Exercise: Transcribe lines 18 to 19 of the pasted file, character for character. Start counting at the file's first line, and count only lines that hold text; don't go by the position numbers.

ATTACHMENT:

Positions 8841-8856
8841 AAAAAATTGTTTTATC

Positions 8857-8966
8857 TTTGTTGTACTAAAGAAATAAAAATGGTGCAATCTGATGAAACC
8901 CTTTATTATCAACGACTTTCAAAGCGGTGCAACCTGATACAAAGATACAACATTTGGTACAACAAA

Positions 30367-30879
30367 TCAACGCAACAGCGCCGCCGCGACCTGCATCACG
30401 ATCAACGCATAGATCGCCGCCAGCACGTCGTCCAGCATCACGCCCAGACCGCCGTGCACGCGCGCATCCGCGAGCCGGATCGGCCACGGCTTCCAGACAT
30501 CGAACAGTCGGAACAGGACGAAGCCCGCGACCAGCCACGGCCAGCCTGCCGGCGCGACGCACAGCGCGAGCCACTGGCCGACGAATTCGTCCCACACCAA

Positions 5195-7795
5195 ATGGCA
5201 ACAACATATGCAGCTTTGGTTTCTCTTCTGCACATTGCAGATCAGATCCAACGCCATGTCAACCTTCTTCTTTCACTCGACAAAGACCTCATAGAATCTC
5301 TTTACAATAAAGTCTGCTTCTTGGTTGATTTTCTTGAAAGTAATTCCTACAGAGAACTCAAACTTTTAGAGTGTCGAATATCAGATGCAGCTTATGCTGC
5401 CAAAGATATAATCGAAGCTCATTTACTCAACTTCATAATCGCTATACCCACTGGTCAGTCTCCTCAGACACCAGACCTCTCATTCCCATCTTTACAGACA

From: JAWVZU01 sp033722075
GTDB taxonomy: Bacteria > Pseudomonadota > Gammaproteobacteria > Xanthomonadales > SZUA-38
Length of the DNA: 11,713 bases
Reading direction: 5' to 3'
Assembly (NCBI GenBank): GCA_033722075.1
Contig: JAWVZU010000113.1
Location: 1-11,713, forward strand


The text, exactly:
Reading direction: 5' to 3'
Assembly (NCBI GenBank): GCA_033722075.1